Thinktank director Can Paker says sociological upheaval is at the root of Turkish political changes in recent decades
An elite section of Turkey’s population had hoodwinked the country’s institutions, including the army, and used them to limit the power of marginalised groups, a thinktank director has said.
Can Paker – who chairs PODEM, the Centre for Public Policy and Democracy Studies – said the political life of the country was rooted in its foundation, when a Westernised elite that controlled the state’s institutions attempted to conduct a social engineering project and shape an ideal Turkish citizen that behaved and thought like a European.
He was speaking at an event in the UK Parliament organised by the Centre for Turkey Studies and chaired by Sir David Logan, the former British ambassador in Ankara.
Dr Paker said these elite citizens, known as “White Turks” were prioritised over other groups including Kurds, Alevis and religiously conservative Sunnis. He referred to this as a tutelage system of Government suited to a peasant-majority society.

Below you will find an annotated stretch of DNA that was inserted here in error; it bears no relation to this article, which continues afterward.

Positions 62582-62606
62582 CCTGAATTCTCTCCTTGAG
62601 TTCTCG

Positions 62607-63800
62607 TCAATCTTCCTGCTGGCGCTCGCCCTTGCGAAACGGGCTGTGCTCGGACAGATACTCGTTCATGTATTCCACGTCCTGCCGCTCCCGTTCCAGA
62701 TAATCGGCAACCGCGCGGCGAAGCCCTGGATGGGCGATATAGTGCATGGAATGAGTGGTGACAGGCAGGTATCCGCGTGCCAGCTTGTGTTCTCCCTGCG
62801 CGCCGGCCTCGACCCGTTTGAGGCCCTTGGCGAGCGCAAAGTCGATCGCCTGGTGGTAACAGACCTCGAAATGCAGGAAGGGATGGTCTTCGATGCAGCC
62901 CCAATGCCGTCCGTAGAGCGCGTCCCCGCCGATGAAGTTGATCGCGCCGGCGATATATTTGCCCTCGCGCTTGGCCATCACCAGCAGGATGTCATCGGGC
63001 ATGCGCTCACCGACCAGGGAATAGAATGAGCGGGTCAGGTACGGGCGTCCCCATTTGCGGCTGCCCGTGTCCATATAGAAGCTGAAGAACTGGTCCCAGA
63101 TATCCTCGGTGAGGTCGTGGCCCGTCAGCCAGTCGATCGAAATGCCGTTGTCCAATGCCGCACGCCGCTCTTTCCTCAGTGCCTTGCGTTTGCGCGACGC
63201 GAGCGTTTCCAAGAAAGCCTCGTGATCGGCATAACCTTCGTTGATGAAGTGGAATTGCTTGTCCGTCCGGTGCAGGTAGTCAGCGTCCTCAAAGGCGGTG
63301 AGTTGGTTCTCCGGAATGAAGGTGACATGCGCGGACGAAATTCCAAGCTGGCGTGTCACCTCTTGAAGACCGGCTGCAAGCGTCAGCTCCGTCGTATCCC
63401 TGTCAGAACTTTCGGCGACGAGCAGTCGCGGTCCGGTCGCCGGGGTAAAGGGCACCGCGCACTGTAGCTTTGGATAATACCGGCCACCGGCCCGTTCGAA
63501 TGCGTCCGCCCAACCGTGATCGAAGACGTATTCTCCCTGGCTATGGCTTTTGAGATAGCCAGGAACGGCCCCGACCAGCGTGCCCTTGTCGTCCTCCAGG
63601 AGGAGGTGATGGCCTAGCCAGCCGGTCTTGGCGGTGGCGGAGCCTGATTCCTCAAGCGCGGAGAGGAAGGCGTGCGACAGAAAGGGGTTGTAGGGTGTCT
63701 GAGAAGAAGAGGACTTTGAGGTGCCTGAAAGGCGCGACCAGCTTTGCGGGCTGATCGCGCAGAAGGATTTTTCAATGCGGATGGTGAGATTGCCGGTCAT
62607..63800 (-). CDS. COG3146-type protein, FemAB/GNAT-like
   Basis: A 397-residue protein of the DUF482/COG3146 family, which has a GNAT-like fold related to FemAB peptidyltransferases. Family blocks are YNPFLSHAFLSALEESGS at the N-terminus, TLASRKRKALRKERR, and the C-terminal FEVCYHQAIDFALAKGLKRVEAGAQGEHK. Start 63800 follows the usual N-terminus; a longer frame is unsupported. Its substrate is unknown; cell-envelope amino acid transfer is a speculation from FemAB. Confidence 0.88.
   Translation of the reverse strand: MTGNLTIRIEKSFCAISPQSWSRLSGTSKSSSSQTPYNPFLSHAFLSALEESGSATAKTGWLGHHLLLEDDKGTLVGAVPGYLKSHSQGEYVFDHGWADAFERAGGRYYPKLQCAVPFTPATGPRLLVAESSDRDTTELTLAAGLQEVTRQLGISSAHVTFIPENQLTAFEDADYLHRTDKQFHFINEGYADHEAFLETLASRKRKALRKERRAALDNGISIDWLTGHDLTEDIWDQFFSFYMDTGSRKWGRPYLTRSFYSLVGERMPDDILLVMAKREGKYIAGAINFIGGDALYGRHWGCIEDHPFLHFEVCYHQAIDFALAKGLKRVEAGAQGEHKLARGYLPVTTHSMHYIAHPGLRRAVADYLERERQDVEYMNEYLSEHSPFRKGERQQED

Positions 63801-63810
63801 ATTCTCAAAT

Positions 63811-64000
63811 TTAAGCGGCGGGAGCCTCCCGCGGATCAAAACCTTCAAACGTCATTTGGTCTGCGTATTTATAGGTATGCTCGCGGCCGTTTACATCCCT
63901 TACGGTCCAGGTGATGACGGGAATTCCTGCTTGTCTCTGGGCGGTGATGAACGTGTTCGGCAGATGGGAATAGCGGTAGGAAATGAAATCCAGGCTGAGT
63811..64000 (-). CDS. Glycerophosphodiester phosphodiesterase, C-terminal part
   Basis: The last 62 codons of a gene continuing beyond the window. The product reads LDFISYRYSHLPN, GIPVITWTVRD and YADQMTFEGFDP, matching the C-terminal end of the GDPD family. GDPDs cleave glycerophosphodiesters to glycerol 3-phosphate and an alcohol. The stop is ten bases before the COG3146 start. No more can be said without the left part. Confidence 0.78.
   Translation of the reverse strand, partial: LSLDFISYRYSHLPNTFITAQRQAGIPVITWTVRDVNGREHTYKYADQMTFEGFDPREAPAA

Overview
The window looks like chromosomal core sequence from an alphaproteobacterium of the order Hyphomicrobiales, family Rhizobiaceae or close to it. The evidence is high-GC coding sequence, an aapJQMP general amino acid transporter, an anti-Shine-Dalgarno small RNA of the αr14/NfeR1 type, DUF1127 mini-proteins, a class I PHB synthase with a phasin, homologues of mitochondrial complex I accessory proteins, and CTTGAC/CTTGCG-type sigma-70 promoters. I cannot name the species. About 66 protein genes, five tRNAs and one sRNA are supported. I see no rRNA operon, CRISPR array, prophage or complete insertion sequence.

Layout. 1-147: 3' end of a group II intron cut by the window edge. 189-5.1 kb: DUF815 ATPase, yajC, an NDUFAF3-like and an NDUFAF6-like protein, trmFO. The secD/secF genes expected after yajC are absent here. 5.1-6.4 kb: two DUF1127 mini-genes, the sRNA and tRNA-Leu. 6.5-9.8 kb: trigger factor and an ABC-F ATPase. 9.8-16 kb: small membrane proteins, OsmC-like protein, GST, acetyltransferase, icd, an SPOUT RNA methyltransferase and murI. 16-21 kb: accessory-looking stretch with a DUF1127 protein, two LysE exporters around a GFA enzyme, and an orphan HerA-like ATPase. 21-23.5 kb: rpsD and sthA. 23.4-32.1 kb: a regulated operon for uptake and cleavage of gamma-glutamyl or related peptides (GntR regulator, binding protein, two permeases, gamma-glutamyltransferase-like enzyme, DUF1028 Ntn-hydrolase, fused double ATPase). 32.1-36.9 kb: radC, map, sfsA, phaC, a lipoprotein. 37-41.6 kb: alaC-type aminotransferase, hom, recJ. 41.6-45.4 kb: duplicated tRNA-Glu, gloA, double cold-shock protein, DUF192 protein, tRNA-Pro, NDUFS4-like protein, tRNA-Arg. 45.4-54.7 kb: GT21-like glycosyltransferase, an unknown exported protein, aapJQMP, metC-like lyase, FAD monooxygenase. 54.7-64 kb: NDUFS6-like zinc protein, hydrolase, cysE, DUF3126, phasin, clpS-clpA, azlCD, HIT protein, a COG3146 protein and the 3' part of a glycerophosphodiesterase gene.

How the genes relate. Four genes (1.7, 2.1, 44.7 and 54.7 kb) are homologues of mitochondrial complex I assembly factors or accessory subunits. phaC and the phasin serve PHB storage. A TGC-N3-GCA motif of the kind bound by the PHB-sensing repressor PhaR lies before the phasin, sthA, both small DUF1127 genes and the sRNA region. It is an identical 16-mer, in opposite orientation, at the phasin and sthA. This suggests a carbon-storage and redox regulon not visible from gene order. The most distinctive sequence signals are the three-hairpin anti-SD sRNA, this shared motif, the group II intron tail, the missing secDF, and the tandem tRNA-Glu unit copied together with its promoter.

The White Turk elites had used state institutions and especially the military to limit the power of the these marginalised groups through military interventions, of which there were three major ones in the late 20th century.
But things changed after the 1980 coup and the arrival of Prime Minister Turgut Ozal, who liberalised the Turkish economy which allowed religiously conservative people in Anatolia to start businesses, move to cities and become a new politically engaged middle class.
This, he said, helped to break the hold of the tutelage of the state institutions.
Military coup ‘fits the pattern’
Last year’s failed military coup attempt, Dr Paker said, fitted the sociological model he described.
The Gulen movement had also attempted to use institutions such as the military to enforce their will on the country, but the sociological model also explained the response from Turkish citizens in stopping the coup.
He argued that the fact that Turkish citizens came to the streets like never before to prevent the military coup showed that they had developed greater political awareness from these social changes and asserted that sovereignty belonged to them rather than to institutions.